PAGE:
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  • Writer's pictureThe San Juan Daily Star

Every Trump indictment tells a story


Then-President Donald Trump meets with reporters in the Rose Garden of the White House on Nov. 13, 2020. The former president’s court cases may double as a road map to his presidency and his era.

By Ross Douthat


Let’s assume, because it seems like a reasonable assumption, that we have not reached the end of the indictments that will be handed down against Donald Trump. Let’s assume that either the case in Georgia, where he is being investigated for election tampering, or the special counsel’s continuing investigation in Washington, will yield a prosecution related to his conduct between the November 2020 election and the riot on Jan. 6, 2021.


In that case, Trump’s various indictments would double as a road map to his presidency and his era — each fitting with a different interpretation of the Trump phenomenon, and only together giving the fullest picture of his times.


The first indictment, New York’s case against Trump for campaign finance violations related to his alleged affair with the adult thespian Stormy Daniels, fits neatly into the narrative of the Trump era that’s often called “anti-anti-Trump.” This interpretation concedes, to some degree at least, Trump’s sleaziness and folly, but then it invariably insists that his enemies in the American establishment are actually more dangerous — because they’re “protecting democracy” by trampling its norms, embracing conspiracy theories and conducting pointless witch hunts.


It’s hard to imagine a better illustration of the anti-anti-Trumpist case than an ideological prosecutor in a Democratic city indicting a former president on a charge considered dubious even by many liberal legal experts. “Norms,” indeed: The Stormy Daniels case looks like Resistance theater, partisan lawfare, exactly the kind of overreach that Trump’s defenders insist defines the entirety of anti-Trumpism.


The new federal indictment, for which Trump was arraigned in Miami on Tuesday, moves us into different terrain. This time the case seems legitimate, and even if charges brought under the Espionage Act have a fairly checkered history, on its face the indictment makes a strong case that Trump asked for this, that he invited the prosecution, that he had plenty of opportunities to stay within the law and chose to obstruct, evade and dissemble instead.


But at the same time one would need a heart of stone not to find the whole classified documents affair a little bit comedic: blackly comic, to be sure, in the vein of the Coen brothers, but for all its serious aspects still essentially absurd. The boxes piled high in the gaudy Mar-a-Lago bathroom is an indelible image for anyone who interprets the Trump era as a vainglorious clown show, with its pileup of scandals driven by narcissism and incompetence, and its serious-minded interpreters worrying about the Authoritarian Menace or the Crisis of Democracy when the evidence before their eyes was usually much shallower and stupider, not the 1930s come again but a reality television mindset run amok.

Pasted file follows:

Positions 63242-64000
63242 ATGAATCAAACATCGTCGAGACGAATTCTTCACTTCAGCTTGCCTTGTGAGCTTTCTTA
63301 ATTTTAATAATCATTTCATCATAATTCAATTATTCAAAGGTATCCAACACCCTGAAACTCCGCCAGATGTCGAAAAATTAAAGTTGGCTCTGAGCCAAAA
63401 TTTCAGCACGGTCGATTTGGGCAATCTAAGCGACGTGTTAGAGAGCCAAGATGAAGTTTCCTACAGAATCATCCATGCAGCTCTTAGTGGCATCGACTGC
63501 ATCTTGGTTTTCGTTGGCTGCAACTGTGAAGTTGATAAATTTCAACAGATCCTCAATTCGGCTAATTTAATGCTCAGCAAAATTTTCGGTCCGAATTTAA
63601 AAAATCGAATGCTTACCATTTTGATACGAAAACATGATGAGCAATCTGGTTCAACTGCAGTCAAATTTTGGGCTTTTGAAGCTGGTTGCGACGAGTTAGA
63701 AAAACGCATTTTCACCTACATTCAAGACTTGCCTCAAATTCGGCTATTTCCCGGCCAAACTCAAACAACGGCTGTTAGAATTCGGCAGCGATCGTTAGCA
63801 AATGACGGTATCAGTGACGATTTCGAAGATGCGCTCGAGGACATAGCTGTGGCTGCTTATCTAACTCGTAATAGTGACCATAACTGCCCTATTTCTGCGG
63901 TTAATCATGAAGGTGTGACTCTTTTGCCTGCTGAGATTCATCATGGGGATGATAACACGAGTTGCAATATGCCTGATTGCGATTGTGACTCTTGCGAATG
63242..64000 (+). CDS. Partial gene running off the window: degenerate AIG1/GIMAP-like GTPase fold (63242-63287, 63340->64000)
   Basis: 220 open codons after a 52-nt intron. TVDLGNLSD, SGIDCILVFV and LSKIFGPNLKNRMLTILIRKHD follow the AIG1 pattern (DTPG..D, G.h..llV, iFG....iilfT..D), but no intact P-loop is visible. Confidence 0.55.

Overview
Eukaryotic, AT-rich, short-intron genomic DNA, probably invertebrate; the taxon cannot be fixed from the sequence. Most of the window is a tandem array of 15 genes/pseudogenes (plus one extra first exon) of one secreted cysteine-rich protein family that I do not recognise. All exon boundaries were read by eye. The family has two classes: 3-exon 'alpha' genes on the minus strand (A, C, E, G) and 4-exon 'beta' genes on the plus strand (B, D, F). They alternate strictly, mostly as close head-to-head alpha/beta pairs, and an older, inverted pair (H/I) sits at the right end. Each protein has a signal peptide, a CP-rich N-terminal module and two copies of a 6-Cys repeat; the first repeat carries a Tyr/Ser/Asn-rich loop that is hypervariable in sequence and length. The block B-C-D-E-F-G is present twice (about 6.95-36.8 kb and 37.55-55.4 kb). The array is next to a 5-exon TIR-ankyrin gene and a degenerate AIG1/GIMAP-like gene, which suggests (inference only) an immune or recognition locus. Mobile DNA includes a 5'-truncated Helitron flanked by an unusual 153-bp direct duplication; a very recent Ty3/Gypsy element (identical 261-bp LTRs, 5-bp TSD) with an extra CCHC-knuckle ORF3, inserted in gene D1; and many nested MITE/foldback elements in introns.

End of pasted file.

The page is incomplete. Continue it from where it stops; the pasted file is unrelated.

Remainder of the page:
In the end, though, the reality-television reading was insufficient, because Trump groped his way into genuinely sinister territory — seeking what would have been a constitutional crisis if his postelection wishes had been granted and inspiring mob violence when he didn’t get his way.


That aspect of his presidency still awaits its juridical illumination. But we may well get it, and if there is a prosecution related to his postelection conduct, it will complete a presidential triptych — with the persecuted Trump, the farcical Trump and the sinister Trump each making an appearance in our courts.


As a matter of electoral politics, Trump’s resilience as a primary candidate depends upon Republican voters interpreting the entire triptych in the light of its first installment — such that his enemies’ overreach is the only thing that his admirers and supporters see, and both his more absurd behaviors and his most destructive acts are assumed to be exaggerated or invented, just so much liberal hype and NeverTrump hysteria.


This perspective is false, but it is well entrenched among Republicans and has the advantage of simplicity. Meanwhile, Trump’s rivals for the nomination are stuck playing “on the one hand, on the other hand” games — constantly insisting that Trump has been unfairly treated, because Republican voters believe as much and clearly want to hear it stated, while trying to gently nurture the idea that he brings some of this mistreatment on himself and a different Republican might be just as effective without the constant grist for enemies and prosecutors.


In a general election environment, though, we have strong evidence from the recent midterms that many swing voters reverse the Republican interpretation of the triptych, and read the whole of Trumpism in light of its darkest manifestation. Both the liberal overreach they might have opposed and the Trumpian shenanigans they might have tolerated are subsumed by a desire to avoid a repeat of Jan. 6, a revulsion against GOP candidates who seem intent on replaying Trump’s destabilizing behavior.


It’s possible to imagine that the multiplication of indictments, the constant action in the courts, eventually helps Republican voters who don’t share this interpretation to recognize how many of their fellow Americans do hold it, making Trump seem too unelectable at last.


But Trump has always thrived by persuading a critical mass of Republicans to live inside his reality, not anybody else’s. And inside that gaudy mansion, the walls have room for just one outsize, garish portrait: “The Martyrdom of Donald Trump.”


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